Bethlehem. Judges 19:18 may imply that there was a "house/temple of Yahweh" at Bethlehem.

Kirjath-jearim. The ark was kept there for twenty years after its return from the Philistines (1 Sam 6:21-7:2) from which it was taken to Jerusalem after David captures the city (2 Sam 6:1-11, 1 Chron 13:5-14). Priests were there continuing the temple ritual for the Ark (1 Chron 16:37-38).

Nob. 1 Samuel 21:1-9 describes a temple at Nob (a small settlement north of Jerusalem) which David visited while the ark was at Kirjath-jearim. The priests of this temple were massacred by Saul for helping David (1 Sam 22:16-19).

Gibeon. Some very interesting things are associated with the temple at Gibeon. While the Ark is at Kirjath-jearim, the Tabernacle is apparently kept at Gibeon; the appropriate rituals are apparently carried out at both sites (1 Chron 16:37-42). Thereafter, David established a sacrificial shrine at the threshing floor of Ornan (Aurunah) the Jebusite (1 Chron 21:28) on the future site of the Temple of Jerusalem. This is apparently where he brought the Ark of the Covenant to a new tabernacle he had built, while the old tabernacle was still in operation at Gibeon (1 Chron 15:1-16:6, 2 Sam 6:12-19). David did not sacrifice or seek oracles at the old tabernacle at Gibeon (1 Chron 21:30), but only at his own tabernacle/Ark at Jerusalem (1 Chron 21:28-22:1), which site is eventually chosen by God for Solomon to build the new Temple (1 Chron 22:2-19, 1 Chron 28). While preparations are being made to build the temple, and while David’s new tabernacle with the Ark rests in Jerusalem, Solomon returns to Gibeon, where the old tabernacle (but not the ark) is kept (2 Chron 1:3-5)—and where David had refused to inquire of the Lord or sacrifice (1 Chron 21:30). There Solomon offers a massive sacrifice, seeking an oracle, and receives his great theophany (2 Chron 1:1-13; 1 Kg 3:1-15). Immediately thereafter Solomon returns to Jerusalem and makes offerings at David’s tabernacle (1 Kg 3:15). It is quite clear here that there are two simultaneously operating royal cultic centers both authorized and accepted by God. (Note that the Kings version is mildly critical of Solomon for offering sacrifice at this “high place” (3:3-4), but does not deny the theophany that occurred there.)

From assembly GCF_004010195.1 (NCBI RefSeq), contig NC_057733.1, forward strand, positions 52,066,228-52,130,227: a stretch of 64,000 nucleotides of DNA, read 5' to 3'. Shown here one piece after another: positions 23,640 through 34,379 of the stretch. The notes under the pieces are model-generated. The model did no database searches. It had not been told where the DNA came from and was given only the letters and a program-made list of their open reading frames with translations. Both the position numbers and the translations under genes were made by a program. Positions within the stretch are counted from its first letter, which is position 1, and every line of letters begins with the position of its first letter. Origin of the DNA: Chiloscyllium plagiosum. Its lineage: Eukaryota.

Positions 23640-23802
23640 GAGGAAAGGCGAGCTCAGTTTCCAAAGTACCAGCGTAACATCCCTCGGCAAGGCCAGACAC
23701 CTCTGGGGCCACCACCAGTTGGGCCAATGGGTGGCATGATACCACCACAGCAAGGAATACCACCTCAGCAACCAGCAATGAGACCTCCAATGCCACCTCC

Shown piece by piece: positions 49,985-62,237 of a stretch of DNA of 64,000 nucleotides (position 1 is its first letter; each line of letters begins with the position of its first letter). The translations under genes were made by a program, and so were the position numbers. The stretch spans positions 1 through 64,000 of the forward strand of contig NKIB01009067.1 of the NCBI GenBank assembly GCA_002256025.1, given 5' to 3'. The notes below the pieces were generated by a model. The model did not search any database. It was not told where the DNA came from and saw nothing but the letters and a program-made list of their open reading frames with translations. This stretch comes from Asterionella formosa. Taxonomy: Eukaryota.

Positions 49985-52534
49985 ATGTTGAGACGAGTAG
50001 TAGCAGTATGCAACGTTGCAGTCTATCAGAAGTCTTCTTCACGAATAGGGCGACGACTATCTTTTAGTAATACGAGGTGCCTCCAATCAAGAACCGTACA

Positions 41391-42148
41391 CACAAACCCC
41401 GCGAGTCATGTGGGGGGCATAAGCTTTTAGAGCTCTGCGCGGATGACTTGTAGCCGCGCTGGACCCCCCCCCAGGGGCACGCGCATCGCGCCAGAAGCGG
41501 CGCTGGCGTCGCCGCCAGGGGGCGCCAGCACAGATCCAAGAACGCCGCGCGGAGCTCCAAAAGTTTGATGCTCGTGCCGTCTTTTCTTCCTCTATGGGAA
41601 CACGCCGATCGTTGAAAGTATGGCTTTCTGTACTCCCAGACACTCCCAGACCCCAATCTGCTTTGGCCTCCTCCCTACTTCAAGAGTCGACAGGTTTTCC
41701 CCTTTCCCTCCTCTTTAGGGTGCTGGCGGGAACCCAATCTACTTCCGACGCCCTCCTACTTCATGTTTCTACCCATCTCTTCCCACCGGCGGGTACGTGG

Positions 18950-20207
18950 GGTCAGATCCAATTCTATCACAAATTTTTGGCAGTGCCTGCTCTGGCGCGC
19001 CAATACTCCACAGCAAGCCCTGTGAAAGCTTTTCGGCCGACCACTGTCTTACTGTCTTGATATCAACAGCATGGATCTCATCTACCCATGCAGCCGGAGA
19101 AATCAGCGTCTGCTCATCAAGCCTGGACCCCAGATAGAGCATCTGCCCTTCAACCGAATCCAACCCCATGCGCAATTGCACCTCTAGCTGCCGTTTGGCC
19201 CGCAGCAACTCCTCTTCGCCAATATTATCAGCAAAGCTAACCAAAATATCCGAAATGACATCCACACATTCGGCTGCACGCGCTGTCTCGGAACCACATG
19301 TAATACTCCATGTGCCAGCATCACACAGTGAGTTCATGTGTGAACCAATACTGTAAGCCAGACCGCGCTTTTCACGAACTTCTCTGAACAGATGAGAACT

What has been demonstrated up to this point is that there were several different simultaneously operating temples which received prophetic acceptance. None of the cultic activities at these sites are condemned until the apostasy of Jeroboam, after Solomon’s temple has been in operation for several decades. Two other temples (Dan and Mt. Gerizim) are never mentioned as acceptable to Yahweh or his prophets.

The following Israelite temples from the monarchy period are known only from archaeology: Megiddo, Arad, Lachish, Beer-Sheba, and possibly a small shrine at Hazor. They are clearly functioning Israelite temples where sacrifice was offered, broadly paralleling the form of Solomon’s temple. These temples are not explicitly mentioned in the Bible, and therefore it is impossible to say if they were understood as being commanded by God, accepted by him, as practicing unacceptable worship of the Lord, or as indulging in apostate ritual and worship of other gods. Indeed, the story of Naaman seems to indicate that the worship of the Lord by converted pagans outside the land of Israel was also acceptable (2 Kg 5:15-19).

It is true that many Israelite temples, including Jerusalem, went through phases of syncretism and apostasy when non-Israelite gods were worshiped and Canaanite rites practices. This does not demonstrate that all non-Jerusalem temples were always considered apostate at all times and in all their practices. Indeed, from the overview of the evidence, above, it is quite clear that many temples were acceptable to the Lord before the building of the Jerusalem temple.